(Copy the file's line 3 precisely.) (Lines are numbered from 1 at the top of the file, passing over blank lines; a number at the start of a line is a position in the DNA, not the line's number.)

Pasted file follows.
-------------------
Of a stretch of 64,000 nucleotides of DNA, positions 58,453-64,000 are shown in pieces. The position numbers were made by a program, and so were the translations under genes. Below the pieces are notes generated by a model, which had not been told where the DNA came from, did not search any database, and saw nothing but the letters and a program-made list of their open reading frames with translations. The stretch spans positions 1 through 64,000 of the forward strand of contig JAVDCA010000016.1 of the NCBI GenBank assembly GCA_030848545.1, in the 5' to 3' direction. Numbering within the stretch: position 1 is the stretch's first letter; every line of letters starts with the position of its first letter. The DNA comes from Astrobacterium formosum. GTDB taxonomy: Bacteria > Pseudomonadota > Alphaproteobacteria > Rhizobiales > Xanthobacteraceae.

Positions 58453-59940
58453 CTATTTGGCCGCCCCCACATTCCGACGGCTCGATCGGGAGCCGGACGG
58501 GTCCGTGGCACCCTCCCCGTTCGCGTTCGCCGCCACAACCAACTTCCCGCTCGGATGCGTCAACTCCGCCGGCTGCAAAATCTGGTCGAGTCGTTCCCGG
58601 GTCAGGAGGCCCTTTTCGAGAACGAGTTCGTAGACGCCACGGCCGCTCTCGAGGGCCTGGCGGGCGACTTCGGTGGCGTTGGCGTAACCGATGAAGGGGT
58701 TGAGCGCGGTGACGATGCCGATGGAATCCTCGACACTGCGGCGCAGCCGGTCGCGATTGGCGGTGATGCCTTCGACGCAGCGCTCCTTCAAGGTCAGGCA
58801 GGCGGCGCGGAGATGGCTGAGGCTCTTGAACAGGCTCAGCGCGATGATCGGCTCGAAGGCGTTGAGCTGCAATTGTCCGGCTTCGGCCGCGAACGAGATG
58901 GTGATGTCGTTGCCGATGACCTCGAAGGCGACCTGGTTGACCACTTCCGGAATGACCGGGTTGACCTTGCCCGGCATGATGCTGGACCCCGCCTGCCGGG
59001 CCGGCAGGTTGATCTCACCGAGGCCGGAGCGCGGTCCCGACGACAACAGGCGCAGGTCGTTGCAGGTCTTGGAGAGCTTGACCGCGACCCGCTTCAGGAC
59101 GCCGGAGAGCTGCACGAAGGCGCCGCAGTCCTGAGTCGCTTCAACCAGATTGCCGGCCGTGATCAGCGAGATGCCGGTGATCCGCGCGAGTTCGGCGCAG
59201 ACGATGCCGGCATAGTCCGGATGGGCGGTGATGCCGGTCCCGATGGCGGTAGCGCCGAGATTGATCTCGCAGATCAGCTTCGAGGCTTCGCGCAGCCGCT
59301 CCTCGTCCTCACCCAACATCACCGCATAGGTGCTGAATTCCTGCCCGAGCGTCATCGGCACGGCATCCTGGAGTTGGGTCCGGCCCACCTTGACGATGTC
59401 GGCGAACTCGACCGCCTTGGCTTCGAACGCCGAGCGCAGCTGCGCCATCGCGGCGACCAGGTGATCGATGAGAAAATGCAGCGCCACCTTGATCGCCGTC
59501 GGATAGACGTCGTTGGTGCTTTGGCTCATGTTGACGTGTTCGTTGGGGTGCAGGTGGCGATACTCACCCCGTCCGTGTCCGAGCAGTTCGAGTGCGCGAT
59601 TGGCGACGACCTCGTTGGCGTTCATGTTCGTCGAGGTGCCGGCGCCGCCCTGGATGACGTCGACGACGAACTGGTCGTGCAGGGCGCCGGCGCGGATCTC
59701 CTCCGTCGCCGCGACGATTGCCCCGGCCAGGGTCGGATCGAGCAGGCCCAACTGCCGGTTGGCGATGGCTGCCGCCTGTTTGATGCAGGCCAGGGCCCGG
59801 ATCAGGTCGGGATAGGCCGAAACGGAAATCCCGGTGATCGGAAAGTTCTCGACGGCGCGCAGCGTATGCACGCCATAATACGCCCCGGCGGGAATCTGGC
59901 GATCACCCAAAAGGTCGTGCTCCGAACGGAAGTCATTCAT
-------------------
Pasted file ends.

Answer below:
58453 CTATTTGGCCGCCCCCACATTCCGACGGCTCGATCGGGAGCCGGACGG